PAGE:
A release candidate of the software introduced last week revealed an operating system replete with myriad compelling features to attract new users, and the final version confirms that focus.
"The objective for Ubuntu is for us to be a great consumer operating system -- something everybody can use, whether they're an engineer somewhere in China or a soccer mom in America," Canonical's vice president of business development Steve George told me on the phone yesterday. "In that context, most of the work we're doing and intending to do is making the software available to every user."
‘Something People Enjoy Using'
Toward that end, a number of Ubuntu improvements are designed to make its interface more beautiful. On the Ubuntu Netbook edition, for example, a new "Unity" interface is designed to improve the way users interact with files and folders.
The new "Ubuntu Font Family" is designed to do something similar. Canonical wants to "make the experience beautiful and shine, and something people enjoy using because it's great looking," George explained.
Applications for Android and iPhone, meanwhile, allow users to stream their music collections from their personal Ubuntu One cloud to their mobile devices and synchronize contacts.
‘Help Our Users Migrate to Ubuntu'
Ubuntu One Basic is a free service that provides a personal cloud for sharing and syncing files, contacts, bookmarks and notes, with 2GB of free storage. With Ubuntu 10.10, a beta client for Windows also allows users to integrate their Windows and Ubuntu worlds by accessing files from either platform.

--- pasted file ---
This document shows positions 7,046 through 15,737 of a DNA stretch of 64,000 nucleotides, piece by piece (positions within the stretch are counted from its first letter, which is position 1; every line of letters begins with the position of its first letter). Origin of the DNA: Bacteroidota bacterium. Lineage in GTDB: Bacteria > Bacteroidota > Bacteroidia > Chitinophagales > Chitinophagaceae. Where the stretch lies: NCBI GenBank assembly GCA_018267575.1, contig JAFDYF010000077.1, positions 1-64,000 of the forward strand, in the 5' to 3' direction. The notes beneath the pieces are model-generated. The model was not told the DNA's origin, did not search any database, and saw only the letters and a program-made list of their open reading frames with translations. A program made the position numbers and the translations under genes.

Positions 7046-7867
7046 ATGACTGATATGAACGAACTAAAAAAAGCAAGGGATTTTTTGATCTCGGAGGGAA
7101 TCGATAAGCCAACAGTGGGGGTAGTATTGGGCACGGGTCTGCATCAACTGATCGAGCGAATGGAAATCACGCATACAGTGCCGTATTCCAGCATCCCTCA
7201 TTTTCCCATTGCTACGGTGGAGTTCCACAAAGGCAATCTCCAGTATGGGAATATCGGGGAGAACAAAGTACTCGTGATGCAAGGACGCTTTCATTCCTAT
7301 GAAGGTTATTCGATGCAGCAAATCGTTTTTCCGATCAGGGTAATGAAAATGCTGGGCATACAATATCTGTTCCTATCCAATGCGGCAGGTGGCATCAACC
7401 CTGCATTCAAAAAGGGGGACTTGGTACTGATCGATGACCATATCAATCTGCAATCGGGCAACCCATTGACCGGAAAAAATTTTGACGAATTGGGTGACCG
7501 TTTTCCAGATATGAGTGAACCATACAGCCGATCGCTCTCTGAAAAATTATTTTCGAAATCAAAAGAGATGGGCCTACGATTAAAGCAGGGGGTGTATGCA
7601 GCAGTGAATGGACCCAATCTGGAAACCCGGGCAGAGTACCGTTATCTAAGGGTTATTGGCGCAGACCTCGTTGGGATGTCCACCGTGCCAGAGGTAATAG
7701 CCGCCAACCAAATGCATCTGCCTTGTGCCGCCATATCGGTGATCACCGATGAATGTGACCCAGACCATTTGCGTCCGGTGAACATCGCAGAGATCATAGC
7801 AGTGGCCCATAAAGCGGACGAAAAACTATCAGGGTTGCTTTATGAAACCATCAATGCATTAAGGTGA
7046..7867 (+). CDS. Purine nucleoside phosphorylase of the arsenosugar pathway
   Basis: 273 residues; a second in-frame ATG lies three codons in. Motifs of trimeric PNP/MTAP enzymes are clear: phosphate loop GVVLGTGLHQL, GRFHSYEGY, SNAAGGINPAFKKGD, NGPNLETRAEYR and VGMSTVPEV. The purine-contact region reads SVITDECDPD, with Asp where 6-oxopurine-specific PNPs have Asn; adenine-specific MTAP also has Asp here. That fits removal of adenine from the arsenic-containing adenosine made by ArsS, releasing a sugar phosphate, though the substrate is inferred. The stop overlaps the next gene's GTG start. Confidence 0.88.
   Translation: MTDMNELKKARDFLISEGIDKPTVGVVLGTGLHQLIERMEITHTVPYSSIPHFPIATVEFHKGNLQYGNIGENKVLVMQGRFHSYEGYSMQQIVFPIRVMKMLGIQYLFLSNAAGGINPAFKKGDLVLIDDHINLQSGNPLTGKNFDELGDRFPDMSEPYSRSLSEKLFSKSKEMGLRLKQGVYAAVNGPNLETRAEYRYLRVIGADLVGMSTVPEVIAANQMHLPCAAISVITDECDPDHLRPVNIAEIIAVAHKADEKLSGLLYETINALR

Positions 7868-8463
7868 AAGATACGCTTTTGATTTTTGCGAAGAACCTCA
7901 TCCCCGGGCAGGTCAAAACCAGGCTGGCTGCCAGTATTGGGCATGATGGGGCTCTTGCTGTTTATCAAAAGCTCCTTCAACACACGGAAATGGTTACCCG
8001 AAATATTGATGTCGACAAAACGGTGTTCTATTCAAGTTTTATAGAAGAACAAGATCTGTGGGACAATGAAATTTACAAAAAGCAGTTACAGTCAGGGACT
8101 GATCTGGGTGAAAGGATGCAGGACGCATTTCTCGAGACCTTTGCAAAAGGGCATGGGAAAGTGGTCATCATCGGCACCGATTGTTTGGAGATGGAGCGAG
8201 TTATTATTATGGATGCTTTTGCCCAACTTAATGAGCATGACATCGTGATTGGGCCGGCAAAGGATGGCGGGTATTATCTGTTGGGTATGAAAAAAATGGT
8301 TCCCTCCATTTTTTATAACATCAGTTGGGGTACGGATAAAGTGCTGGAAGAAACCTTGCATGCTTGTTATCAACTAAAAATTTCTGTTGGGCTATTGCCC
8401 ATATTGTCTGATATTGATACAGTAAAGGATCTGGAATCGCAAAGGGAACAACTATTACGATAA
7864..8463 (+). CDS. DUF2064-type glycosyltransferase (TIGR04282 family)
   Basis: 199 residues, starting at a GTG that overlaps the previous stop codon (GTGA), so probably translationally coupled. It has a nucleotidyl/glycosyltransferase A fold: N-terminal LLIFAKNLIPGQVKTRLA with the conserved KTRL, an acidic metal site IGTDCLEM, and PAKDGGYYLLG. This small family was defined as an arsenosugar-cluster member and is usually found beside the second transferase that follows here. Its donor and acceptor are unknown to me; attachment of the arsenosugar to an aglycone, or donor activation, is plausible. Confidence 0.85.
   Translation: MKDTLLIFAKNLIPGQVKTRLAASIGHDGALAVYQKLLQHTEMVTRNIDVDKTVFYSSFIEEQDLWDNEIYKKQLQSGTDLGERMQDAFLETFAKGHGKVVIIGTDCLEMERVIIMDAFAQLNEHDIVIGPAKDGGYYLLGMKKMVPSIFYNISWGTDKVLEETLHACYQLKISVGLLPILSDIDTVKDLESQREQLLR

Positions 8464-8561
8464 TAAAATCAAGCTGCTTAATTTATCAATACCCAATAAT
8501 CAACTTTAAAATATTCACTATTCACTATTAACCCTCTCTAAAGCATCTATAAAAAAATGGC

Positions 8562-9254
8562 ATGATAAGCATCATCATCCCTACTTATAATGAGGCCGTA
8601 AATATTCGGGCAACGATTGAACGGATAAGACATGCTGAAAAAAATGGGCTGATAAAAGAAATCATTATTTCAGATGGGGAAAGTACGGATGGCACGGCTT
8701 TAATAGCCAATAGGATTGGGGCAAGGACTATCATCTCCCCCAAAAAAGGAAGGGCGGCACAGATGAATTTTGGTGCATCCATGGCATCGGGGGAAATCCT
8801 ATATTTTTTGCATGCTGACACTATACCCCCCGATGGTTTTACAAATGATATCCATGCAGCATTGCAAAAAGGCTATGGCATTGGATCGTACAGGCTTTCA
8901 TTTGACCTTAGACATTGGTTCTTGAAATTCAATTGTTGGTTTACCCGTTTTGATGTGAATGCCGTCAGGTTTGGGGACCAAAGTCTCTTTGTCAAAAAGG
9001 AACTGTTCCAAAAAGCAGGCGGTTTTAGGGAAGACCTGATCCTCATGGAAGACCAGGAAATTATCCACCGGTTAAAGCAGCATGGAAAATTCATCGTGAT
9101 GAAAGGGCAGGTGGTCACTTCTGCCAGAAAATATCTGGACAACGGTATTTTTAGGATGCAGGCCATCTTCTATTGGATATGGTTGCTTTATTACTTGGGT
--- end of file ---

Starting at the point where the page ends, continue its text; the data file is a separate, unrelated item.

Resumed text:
"What's important for us is that this starts to untie something that keeps users on Windows," George explained. "It means their files can be stored in a place where they can access them from either machine."
That, in turn, may help more users migrate to Ubuntu, he added.
"When people explore Ubuntu, they want to access their files," he noted. "People will always use multiple operating systems -- there are lots of good reasons for that -- but this also allows us to help our users migrate to Ubuntu."
‘An Emotional Connection'
Canonical develops new releases of Ubuntu every six months. The next one -- version 11.04, called Natty Narwhal -- is due for release on April 28, 2011. The last long-term stable release was version 10.04, or Lucid Lynx, which will be supported through 2013; Maverick Meerkat's support will expire in April 2012.
Ultimately, George said, anyone "should be able to pick up Ubuntu and, within a few minutes, they should be able to understand it and enjoy it and have an emotional connection with what they can do with their computer."
Follow Katherine Noyes on Twitter: @Noyesk.